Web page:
Nutrients

                            0     50,000 100,000150,000200,000250,000300,000350,000400,000450,000




Source: http://iaspub.epa.gov/waters10/attains_index.control?p_area=OK
Probable Sources of Impairment
Reservoirs and Lakes in Oklahoma
                      Acres of Reservoir or Lake

Source Unknown

     Municipal

    Agriculture

     Oil & Gas

       Forestry

                  0   100000 200000 300000 400000 500000 600000 700000
     Waterbodies of Oklahoma




DEQ Data Viewer http://maps.scigis.com/deq_wq/
   EPA’s WATERS Data Viewer




http://epamap32.epa.gov/radims/
Pollutants
 Toxics, Metals
 Oil & grease
 Synthetic organics, pesticides
 Brines
 Plant nutrients – Nitrogen and Phosphorus
 BOD = Biochemical Oxygen Demand
 Sediment, turbidity
 Pathogens
Biochemical Oxygen Demand
BOD5

          C + 02 → CO2
Stabilizing wastes consumes Oxygen.

BOD5 is the amount of Oxygen consumed
 in 5 days when a degradable waste is
 present.
5-day Biochemical Oxygen Demand (BOD5)

                             BOD5 mg/L
    Milk                  80,000 – 100,000
    Poultry Manure        42,000 – 80,000
    Hog Manure            16,000 – 30,000
    Dairy Cattle Manure    17,000 - 29,000
    Lagoon Liquid           600 – 3,000

  Manure from one dairy cow can consume
  all the Oxygen in 1 million gallons of water!
Plant Nutrients
 Nitrogen and Phosphorus stimulate algae
 growth
 Algae both produce and consume Dissolved
 Oxygen
 Algae die and become organic matter (BOD)
 Bluegreen Algae cause taste and odor (and
 toxicity) problems
Bacteria

 Indicator bacteria (not the real concern)
  –   Fecal Coliforms
  –   E. coli
  –   Enterococci
 Pathogens – the real concern
 Sources – grazing animals, wildlife,
 water fowl, human waste
Turbidity - Eroded soil particles that make
the water cloudy

  Cropland
  Rangeland
  Rural roads
  Construction sites
  Mining (oil and gas)
  Silviculture (forestry)
  Stream channels and bank erosion
  Sediment
Sources of Pollutants: BOD and
Organic Matter

 Animal wastes
 Yard wastes, trash, vegetative residues
 Algae
 Industrial wastes
 Municipal wastes
 Septic tanks and other treatment systems
Sources of Pollutants:
        Nitrogen and Phosphorus

 Fertilizer (farm and home)
 Animal wastes
 Municipal waste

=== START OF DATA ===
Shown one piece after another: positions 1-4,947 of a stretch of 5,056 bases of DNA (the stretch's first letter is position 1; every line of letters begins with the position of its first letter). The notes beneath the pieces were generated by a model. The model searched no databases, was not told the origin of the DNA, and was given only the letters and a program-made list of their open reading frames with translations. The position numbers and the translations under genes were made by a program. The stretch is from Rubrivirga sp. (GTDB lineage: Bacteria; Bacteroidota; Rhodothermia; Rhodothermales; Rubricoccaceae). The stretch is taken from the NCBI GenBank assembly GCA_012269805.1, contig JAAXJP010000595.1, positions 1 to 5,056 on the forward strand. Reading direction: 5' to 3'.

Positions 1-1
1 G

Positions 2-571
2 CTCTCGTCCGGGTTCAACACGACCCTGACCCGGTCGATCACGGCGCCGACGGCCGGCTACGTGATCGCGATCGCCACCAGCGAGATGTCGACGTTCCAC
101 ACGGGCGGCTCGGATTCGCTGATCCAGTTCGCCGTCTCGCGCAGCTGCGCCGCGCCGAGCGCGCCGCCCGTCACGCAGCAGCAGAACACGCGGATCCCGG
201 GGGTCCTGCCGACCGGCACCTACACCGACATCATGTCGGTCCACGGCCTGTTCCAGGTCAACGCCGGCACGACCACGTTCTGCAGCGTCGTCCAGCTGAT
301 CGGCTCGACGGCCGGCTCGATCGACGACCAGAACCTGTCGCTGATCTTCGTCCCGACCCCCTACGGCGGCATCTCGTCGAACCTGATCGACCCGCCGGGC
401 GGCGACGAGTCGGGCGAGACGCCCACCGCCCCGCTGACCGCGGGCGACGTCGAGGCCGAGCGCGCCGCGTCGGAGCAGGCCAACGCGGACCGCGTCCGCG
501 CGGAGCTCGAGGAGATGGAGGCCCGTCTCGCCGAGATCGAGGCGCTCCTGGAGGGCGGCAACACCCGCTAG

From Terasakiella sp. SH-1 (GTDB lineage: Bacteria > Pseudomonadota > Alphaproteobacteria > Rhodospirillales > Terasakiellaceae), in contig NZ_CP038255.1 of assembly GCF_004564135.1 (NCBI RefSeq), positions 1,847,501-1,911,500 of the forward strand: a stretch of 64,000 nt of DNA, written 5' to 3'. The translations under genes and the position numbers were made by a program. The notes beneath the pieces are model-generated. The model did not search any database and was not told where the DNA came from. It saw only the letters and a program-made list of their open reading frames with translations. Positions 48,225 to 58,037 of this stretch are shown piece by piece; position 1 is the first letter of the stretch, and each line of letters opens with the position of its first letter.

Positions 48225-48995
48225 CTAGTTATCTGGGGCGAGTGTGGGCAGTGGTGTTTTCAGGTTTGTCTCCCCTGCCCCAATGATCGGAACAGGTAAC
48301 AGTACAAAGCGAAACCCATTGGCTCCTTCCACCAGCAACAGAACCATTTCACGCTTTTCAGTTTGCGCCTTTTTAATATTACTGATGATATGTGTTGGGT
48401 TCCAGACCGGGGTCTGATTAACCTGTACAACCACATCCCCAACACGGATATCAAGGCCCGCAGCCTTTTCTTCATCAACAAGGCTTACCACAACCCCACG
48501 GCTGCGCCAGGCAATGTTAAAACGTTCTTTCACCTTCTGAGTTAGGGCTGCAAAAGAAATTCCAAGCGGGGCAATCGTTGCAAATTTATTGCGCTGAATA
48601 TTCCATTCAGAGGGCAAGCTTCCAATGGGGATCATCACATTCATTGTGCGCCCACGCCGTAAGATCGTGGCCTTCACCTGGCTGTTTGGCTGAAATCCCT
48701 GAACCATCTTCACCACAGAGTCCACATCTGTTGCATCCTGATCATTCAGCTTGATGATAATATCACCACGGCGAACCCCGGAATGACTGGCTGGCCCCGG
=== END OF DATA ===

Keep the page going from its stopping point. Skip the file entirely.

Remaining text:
Septic Systems
 Industrial wastes
 Yard trimmings, trash, pet wastes
 Home detergents
Sources of Pollutants: Pesticides

  Cropland
  Yards/gardens/home foundations
  Disposal from homes/Industry
  Killing fleas and ticks on pets
Sources of Pollutants:
         Bacteria and pathogens

 Human waste
  –   E. coli 0111, Cholera, Typhus, Salmonella

 Animal waste (including pets)
 Wildlife
  –   Cryptosporidium
  –   Giardia
Management of Water Quality
in Oklahoma
 OWRB sets the Water Quality Standards
 ALL Environmental Agencies are required by law
 to develop implementation plans for their areas of
 jurisdiction.
  – OWRB
      Floodplain management
      State Water/wastewater Loan Program
      Classification of waters
      Beneficial use monitoring program (BUMP)
Water Quality Implementation Plans
(continued)
  –   Oklahoma Department of Environmental Quality
      (ODEQ) – all point source discharges (except those
      regulated by other agencies)
         Manufacturing
         Municipal wastewater
         On-site waste treatment (septic tanks)
         Slaughter houses but not feeding operations
  –   Department of Agriculture (ODAFF)
         Animal Feeding Operations (CAFOs), Poultry, Hogs
         Forestry and Nurseries
         Fertilizer and Pesticides
Water Quality Implementation Plans
(continued)
  –   Oklahoma Corporation Commission (CorpCom)
        Oil and Gas exploration and drilling
        Reclamation of production sites
        Point sources related to oil and gas facilities (brine,
        hydrocarbons, etc.)
  –   Oklahoma Conservation Commission (OCC)
        nonpoint source programs (assessment and implementation)
        conservation programs
        Wetlands
        Abandoned mine reclamation
Water Quality Implementation Plans
(continued)
 Other Agencies
  –   Oklahoma Department of Wildlife
      Conservation (ODWC)
  –   Oklahoma Department of Mines
  –   Oklahoma Department of Emergency
      Management
  –   Oklahoma Department of Labor
  –   Oklahoma Department of Public Safety
“Each Agency is Responsible for Implementation